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FRIDAY, April 29 (HealthDay News) -- Patients with newly diagnosed head and neck squamous cell carcinoma (HNSCC) who have increased levels of perceived stress and depressive symptoms may have higher levels of vascular endothelial growth factor (VEGF) expression, which is associated with shorter disease-free survival, according to a study presented at the 32nd Annual Meeting & Scientific Sessions of the Society of Behavioral Medicine, held April 27 to 30 in Washington, D.C.
Carolyn Y. Fang, Ph.D., from the Fox Chase Cancer Center in Philadelphia, and colleagues analyzed the association between psychosocial functioning and biological pathways related to tumor growth (VEGF expression) in 37 newly diagnosed, predominantly male HNSCC patients with an average age of 56.7 years. The primary tumor sites were oral cavity, larynx, and oropharynx, and more than 40 percent of patients were categorized as having early-stage disease. Prior to treatment, patients completed psychosocial questionnaires, and VEGF expression was evaluated by immunohistochemical analysis of the tumor tissue obtained during surgery.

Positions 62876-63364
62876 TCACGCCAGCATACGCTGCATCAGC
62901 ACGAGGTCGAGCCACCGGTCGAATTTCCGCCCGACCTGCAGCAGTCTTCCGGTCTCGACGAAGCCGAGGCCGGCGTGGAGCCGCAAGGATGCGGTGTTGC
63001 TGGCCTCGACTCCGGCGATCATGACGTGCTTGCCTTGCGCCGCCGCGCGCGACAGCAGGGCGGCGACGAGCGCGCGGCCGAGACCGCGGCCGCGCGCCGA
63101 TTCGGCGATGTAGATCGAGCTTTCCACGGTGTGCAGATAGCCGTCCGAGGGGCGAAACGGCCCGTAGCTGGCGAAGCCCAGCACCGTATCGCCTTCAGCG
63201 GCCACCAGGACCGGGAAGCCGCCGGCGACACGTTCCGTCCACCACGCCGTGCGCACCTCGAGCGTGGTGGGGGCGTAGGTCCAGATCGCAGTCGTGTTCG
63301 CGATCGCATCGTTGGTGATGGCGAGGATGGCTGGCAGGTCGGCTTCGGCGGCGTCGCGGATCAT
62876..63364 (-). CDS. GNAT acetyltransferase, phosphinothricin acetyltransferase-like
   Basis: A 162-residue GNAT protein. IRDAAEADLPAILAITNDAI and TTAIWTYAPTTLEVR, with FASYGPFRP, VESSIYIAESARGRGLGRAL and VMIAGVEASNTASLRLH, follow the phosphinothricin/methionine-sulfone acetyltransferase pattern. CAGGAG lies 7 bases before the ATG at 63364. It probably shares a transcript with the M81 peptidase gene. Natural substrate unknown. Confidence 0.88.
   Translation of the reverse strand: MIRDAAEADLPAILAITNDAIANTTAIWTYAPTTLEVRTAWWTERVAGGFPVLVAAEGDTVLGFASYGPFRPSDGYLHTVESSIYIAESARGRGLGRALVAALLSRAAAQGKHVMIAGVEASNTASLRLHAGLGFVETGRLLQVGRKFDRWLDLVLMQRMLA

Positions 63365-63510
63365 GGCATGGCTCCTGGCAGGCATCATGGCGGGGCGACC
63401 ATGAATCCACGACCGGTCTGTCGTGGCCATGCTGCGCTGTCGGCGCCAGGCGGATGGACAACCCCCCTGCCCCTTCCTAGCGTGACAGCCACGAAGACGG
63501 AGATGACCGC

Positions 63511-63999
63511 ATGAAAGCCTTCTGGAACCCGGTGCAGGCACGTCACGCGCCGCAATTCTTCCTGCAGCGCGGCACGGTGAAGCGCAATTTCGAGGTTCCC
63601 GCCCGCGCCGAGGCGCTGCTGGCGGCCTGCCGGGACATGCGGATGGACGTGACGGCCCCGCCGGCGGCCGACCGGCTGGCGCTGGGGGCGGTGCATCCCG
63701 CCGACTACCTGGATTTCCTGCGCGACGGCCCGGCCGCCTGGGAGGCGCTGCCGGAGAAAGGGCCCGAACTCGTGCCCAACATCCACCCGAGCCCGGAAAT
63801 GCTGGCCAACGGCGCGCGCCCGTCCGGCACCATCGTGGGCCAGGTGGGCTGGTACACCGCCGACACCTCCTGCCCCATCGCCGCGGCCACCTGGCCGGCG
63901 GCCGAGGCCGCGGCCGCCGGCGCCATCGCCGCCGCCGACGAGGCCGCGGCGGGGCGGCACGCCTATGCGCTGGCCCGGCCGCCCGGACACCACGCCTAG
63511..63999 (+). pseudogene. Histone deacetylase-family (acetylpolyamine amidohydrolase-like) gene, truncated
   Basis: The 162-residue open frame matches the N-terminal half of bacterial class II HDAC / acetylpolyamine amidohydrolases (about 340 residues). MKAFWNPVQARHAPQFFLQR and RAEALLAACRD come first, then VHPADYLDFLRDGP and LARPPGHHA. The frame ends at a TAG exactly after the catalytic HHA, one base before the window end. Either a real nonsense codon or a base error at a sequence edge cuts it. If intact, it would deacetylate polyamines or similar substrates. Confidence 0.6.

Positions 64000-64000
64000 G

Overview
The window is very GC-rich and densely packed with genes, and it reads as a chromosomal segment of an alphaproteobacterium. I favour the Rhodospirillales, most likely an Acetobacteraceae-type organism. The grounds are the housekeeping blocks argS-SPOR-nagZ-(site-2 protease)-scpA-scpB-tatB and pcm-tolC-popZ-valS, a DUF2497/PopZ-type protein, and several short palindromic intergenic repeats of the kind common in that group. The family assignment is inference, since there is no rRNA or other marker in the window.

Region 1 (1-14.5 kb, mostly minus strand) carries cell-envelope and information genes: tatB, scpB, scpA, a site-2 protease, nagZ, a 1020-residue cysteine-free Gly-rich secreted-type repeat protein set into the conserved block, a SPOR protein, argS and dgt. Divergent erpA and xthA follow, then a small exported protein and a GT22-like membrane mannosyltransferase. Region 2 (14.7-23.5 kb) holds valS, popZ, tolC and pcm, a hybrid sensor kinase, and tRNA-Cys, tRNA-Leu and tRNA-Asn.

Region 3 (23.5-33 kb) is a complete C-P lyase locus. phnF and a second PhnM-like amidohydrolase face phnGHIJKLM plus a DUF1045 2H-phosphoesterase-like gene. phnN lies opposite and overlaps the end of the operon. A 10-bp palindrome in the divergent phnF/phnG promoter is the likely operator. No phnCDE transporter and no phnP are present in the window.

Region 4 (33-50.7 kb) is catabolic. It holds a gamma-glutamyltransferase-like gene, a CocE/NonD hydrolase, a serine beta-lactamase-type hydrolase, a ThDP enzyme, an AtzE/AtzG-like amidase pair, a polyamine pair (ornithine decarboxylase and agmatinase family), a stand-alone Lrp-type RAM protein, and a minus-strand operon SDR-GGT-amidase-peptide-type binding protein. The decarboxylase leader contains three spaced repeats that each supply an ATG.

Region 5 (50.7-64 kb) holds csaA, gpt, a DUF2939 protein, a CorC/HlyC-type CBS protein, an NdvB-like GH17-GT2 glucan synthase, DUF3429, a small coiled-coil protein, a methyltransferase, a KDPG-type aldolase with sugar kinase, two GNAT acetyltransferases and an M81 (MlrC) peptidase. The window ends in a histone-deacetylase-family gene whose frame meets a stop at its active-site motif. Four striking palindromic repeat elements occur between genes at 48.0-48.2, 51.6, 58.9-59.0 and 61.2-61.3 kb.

The investigators found that, after controlling for disease stage, higher levels of perceived stress and depressive symptoms were significantly correlated with greater expression of VEGF in tumor tissue. After controlling for disease stage and other variables, increased VEGF expression was correlated with shorter disease-free survival (hazard ratio, 3.97).
"Poorer psychosocial functioning was associated with greater expression of VEGF in tumor tissue. Greater VEGF expression was, in turn, associated with shorter disease-free survival in HNSCC patients," the authors write.
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